2. “Interventionist” confirms that as a falsehood.
                      And a refusal to support any of your prior assertions.
                      Moving on. Nothing to see here.

                  2. We’ve already had this discussion. Some gains accrue to the working class (because they enjoy the goods and services provided by illegal immigrants, too). That is only factoring in the gain for natives. Your calculus doesn’t include the gain for the illegal immigrants. Worse, the $50B loss isn’t factoring in native gains from that spending. Your best argument is that it’s a wash–and that’s wrong. But even a wash is a win if you factor in illegal immigrant gains.

                    Set all that aside. Let’s just take Milton Friedman’s position, which is that open boarders makes sense if we don’t have social insurance. If the problem is social insurance (rather than the illegal immigration), the solution is to deal with the social insurance.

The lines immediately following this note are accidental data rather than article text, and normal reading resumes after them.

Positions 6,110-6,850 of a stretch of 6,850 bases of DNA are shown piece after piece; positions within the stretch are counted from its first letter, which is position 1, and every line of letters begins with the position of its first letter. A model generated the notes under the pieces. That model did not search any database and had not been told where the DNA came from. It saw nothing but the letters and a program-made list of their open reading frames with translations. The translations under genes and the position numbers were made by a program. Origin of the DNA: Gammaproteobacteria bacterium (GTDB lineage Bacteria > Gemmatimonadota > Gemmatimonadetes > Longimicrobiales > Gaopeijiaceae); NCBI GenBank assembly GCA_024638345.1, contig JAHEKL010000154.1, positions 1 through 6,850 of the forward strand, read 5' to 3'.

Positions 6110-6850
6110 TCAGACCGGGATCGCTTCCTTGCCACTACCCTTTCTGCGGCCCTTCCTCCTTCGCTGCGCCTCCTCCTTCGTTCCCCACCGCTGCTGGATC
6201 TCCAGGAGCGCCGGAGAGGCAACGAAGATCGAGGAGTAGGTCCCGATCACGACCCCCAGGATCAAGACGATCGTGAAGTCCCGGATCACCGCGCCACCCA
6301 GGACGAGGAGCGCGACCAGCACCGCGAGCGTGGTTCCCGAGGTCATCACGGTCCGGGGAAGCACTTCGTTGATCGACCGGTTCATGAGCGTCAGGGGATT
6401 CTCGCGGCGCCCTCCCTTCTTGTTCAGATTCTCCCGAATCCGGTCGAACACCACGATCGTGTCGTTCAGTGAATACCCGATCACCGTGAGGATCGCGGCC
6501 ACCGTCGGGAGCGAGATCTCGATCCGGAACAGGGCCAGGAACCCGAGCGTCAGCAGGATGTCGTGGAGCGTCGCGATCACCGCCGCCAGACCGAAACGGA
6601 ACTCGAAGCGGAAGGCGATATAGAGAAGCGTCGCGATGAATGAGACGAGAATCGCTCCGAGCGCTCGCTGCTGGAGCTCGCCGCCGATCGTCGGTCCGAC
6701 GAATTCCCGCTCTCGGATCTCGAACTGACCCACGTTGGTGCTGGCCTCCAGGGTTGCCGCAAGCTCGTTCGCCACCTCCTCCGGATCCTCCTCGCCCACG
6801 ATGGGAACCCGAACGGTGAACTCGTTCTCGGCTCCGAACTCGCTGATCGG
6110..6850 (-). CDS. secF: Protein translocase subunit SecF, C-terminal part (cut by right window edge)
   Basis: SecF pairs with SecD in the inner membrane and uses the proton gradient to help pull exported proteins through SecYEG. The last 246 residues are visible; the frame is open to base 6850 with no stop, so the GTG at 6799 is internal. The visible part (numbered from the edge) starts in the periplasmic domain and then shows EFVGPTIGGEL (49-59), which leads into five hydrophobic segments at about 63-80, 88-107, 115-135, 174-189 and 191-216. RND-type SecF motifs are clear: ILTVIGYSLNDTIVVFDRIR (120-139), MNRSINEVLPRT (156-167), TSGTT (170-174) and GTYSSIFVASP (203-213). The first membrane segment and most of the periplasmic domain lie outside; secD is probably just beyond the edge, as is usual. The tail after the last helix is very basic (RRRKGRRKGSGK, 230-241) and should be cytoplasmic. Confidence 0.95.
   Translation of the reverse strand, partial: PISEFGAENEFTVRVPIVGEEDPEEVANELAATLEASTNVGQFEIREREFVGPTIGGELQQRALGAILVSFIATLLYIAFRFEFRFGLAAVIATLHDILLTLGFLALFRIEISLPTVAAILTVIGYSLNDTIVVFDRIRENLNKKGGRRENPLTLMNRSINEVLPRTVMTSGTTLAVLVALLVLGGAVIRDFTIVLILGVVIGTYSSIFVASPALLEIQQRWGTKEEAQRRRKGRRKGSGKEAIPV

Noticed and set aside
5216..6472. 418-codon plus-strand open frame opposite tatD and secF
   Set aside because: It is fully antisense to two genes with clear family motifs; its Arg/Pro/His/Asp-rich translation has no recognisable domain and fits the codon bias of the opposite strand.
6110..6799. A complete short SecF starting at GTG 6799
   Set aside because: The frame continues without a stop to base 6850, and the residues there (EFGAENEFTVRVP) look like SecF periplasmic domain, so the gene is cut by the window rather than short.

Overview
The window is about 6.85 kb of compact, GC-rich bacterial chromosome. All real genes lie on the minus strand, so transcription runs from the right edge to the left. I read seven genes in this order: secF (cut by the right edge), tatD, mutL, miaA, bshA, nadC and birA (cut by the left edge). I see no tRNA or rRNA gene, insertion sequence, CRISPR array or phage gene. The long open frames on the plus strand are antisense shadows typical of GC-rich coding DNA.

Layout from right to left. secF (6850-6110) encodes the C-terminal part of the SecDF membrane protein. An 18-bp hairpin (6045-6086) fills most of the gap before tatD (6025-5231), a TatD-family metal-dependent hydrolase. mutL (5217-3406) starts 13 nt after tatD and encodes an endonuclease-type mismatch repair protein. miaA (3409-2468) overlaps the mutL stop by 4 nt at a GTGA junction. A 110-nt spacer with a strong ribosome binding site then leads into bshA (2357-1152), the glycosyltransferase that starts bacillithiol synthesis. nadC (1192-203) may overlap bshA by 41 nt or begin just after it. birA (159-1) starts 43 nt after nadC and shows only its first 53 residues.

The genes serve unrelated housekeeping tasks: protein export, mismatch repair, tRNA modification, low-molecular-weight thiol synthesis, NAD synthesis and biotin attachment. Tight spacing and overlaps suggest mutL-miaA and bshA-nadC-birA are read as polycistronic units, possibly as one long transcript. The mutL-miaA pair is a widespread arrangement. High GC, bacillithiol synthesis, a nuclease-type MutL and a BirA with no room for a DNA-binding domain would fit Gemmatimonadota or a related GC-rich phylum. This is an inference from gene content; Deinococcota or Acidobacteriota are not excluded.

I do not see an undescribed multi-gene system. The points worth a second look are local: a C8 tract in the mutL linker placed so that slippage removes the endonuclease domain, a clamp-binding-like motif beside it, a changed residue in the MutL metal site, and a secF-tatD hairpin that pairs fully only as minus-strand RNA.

1. Illegals don’t get benefits, which is WHY Friedman also said — in that same speech — that even illegal immigration was positive for the country. because they pay the taxes but are denied the benefits. They literally subsidize Social Security and Medicare, which are funded by dedicated taxes (FICA). His comment on immigration and the welfare state has been distorted since almost the moment he stated it — a fixture in the restrictionist glossary of falsehoods.

                      “Open borders” just repeats a rather shameful (and tiresome) straw man fallacy.
                      It’s as bad as “they’re coming for your guns” for fomenting hysteria.